Ethylene Gas

Ethylene Gas

Flowers and fruit combine perfectly in a floral arrangement, however the combination drastically shortens the flower life. While the combination looks aesthetically pleasing, the pairing can be fatal for some flowers. Why ? The culprit is ethylene.

What is Ethylene Gas?

Ethylene is an odourless, colourless gaseous plant hormone that exists in nature. It is also created by man-made sources. In nature, the largest produces are plant and plant products such as fruits, vegetables and flowers. They produce ethylene within their tissues and release it into the surrounding atmosphere.

Ethylene is referred to as a ripening hormone and plays a regulatory role in many processes of plant growth, development and eventually death. The plant products contain receptors which serve as bonding sites to absorb free atmospheric molecules.

How does it effect flowers?

  • Leaf yellowing and/or transparency
  • Loss of deep colour
  • Petal Drop
  • Irregular bud opening
  • Premature death
  • Bud and leaf abscission (falling off)

It is estimated that up to 30% of flowers perish prematurely due to the harmful effects of the gas.

In fact, it does not take very much of the gas to cause the issues with the flowers. Levels of 100 ppl (parts per billion) can cause damage over time periods greater than 24 hours. That is equivalent to 100 drops of food colouring in 26,400 gallons of water.

All flowers are effected to Ethylene Gas to some degree, but particular flowers fall into the Ethylene Sensitive category.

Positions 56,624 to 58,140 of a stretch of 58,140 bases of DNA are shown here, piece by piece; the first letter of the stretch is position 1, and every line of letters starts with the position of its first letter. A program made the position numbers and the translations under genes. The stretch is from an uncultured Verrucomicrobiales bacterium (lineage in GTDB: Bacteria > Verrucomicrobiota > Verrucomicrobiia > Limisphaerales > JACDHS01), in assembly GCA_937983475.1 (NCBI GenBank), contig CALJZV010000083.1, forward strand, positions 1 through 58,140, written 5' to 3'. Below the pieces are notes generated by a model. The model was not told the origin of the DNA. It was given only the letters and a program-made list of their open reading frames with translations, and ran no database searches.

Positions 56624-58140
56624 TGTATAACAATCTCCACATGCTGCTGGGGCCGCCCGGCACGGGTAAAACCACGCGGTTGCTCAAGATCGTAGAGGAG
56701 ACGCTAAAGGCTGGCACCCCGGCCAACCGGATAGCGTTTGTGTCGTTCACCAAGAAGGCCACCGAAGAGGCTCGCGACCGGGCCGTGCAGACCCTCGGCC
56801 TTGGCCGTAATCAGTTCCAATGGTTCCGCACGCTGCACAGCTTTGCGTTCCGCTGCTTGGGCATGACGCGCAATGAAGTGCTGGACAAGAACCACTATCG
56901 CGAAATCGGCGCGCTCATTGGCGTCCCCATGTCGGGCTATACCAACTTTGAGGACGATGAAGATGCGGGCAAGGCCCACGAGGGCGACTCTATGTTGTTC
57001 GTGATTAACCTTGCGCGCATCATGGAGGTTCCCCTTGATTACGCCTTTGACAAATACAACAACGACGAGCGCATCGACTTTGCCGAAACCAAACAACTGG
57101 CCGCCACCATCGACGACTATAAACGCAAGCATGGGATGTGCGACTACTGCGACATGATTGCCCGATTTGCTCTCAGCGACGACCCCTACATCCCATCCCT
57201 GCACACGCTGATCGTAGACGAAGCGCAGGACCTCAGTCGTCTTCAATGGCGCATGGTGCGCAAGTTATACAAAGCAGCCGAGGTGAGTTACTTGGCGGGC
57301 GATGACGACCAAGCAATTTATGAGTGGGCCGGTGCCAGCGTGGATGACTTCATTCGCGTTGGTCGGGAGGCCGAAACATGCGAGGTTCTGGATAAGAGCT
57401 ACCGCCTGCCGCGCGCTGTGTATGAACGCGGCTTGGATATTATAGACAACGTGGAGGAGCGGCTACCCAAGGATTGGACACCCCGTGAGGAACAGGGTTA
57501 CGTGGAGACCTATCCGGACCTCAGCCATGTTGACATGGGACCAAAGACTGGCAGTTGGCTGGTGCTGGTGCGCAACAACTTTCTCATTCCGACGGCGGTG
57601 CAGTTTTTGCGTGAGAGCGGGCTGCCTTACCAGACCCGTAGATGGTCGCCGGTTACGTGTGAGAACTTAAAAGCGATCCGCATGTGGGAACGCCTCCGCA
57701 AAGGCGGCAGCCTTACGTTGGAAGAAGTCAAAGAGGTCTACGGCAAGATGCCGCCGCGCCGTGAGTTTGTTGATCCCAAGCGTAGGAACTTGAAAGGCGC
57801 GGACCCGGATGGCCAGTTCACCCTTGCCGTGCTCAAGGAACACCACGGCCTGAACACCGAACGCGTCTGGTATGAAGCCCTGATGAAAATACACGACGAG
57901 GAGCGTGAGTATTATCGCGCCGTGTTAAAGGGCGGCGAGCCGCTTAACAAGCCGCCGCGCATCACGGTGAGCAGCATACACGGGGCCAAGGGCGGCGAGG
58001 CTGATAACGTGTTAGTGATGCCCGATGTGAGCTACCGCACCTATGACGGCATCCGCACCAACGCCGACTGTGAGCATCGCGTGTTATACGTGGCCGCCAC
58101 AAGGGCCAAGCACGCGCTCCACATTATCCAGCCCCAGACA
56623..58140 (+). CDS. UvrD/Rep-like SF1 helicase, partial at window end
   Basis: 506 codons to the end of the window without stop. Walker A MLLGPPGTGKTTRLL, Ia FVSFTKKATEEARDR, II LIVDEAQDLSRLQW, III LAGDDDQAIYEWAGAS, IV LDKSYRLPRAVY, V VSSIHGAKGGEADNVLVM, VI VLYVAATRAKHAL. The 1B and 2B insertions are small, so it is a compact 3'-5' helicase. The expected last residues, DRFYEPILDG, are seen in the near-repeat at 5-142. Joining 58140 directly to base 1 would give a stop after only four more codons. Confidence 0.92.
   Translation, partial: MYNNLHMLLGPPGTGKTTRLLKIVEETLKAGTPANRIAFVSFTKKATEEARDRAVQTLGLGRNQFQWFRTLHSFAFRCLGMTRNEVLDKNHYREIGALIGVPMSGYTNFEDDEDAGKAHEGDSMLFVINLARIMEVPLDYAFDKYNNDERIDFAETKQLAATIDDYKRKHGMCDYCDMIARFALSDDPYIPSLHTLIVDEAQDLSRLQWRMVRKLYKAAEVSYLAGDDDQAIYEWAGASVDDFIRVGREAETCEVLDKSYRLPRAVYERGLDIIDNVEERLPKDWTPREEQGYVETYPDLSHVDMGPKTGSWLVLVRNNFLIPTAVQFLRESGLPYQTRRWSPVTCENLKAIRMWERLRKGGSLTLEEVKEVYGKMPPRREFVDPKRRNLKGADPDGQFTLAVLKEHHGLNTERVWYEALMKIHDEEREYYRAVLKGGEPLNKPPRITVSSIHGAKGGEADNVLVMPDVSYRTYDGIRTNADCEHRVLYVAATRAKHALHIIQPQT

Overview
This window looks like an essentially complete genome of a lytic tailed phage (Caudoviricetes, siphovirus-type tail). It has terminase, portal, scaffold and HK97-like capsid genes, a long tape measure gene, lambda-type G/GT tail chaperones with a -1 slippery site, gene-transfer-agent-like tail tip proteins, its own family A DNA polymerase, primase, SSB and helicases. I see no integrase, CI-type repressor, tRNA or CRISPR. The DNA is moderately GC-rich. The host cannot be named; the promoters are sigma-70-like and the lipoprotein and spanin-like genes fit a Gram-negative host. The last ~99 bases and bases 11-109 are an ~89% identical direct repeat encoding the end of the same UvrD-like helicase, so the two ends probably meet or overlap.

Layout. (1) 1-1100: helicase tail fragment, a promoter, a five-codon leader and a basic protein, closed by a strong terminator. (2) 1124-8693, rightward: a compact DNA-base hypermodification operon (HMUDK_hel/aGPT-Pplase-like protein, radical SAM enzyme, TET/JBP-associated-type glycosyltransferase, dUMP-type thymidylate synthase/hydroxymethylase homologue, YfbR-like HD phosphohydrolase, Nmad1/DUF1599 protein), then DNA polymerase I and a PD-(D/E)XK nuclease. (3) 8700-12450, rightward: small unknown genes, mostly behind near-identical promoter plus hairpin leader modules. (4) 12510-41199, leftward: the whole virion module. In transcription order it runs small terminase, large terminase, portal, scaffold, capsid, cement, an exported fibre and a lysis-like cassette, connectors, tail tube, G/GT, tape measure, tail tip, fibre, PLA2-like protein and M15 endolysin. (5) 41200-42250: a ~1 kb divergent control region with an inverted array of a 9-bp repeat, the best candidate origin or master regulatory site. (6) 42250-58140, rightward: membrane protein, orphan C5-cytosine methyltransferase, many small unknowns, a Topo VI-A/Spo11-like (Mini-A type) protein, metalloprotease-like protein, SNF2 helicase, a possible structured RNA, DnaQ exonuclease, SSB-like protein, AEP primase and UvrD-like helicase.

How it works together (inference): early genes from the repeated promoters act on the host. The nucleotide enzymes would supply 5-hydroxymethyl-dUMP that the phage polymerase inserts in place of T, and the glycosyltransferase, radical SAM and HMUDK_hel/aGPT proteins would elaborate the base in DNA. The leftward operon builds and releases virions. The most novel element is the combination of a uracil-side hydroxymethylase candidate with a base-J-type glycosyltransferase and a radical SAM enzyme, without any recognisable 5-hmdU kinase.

How to reduce the effects of ethylene gas on flowers?

While there are solutions for minimising the effects of the gas commercially such as flower applications in shops, farms and wholesalers. They are not practical for the occasional flower buyer for use at home. These solutions are involving the use of a material known as Guerite that absorbs the gas.

Temperature also plays a vital role. Ethylene sensitivity is less of a problem at temperatures below 5 degrees. This is one of the reasons why maintaining the cold chain at all levels of the flower production and distribution is crucial.

The main and best advice is to avoid placing the flowers near any ethylene sources. These include:

  • Propane heaters
  • Avoid placing in areas exposed to high levels of cigarette smoke
  • Bacterial and Botrytus
  • Produce such as bananas, tomatoes, citrus fruit etc. Avoid placing next to the fruit bowl or in a domestic fridge
  • Remove any faded or wilted blooms from the arrangements
  • Avoid placing in high temperatures. Cooler, low lit environments are best during the conditioning and preparation.